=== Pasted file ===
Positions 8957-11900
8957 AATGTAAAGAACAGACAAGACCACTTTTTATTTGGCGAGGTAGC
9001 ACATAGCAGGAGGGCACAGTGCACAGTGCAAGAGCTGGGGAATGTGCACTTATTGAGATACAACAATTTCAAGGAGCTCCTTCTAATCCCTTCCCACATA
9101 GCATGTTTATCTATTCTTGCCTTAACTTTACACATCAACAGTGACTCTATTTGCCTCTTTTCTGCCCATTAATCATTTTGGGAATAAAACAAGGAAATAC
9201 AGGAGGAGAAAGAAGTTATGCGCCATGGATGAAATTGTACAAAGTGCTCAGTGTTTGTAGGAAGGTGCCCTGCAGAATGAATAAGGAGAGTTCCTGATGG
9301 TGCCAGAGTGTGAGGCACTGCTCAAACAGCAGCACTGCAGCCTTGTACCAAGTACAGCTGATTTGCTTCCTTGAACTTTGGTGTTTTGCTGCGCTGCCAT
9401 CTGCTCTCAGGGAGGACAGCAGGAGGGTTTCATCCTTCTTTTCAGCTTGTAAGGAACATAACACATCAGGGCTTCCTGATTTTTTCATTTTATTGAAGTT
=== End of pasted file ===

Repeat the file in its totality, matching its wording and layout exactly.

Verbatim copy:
Positions 8957-11900
8957 AATGTAAAGAACAGACAAGACCACTTTTTATTTGGCGAGGTAGC
9001 ACATAGCAGGAGGGCACAGTGCACAGTGCAAGAGCTGGGGAATGTGCACTTATTGAGATACAACAATTTCAAGGAGCTCCTTCTAATCCCTTCCCACATA
9101 GCATGTTTATCTATTCTTGCCTTAACTTTACACATCAACAGTGACTCTATTTGCCTCTTTTCTGCCCATTAATCATTTTGGGAATAAAACAAGGAAATAC
9201 AGGAGGAGAAAGAAGTTATGCGCCATGGATGAAATTGTACAAAGTGCTCAGTGTTTGTAGGAAGGTGCCCTGCAGAATGAATAAGGAGAGTTCCTGATGG
9301 TGCCAGAGTGTGAGGCACTGCTCAAACAGCAGCACTGCAGCCTTGTACCAAGTACAGCTGATTTGCTTCCTTGAACTTTGGTGTTTTGCTGCGCTGCCAT
9401 CTGCTCTCAGGGAGGACAGCAGGAGGGTTTCATCCTTCTTTTCAGCTTGTAAGGAACATAACACATCAGGGCTTCCTGATTTTTTCATTTTATTGAAGTT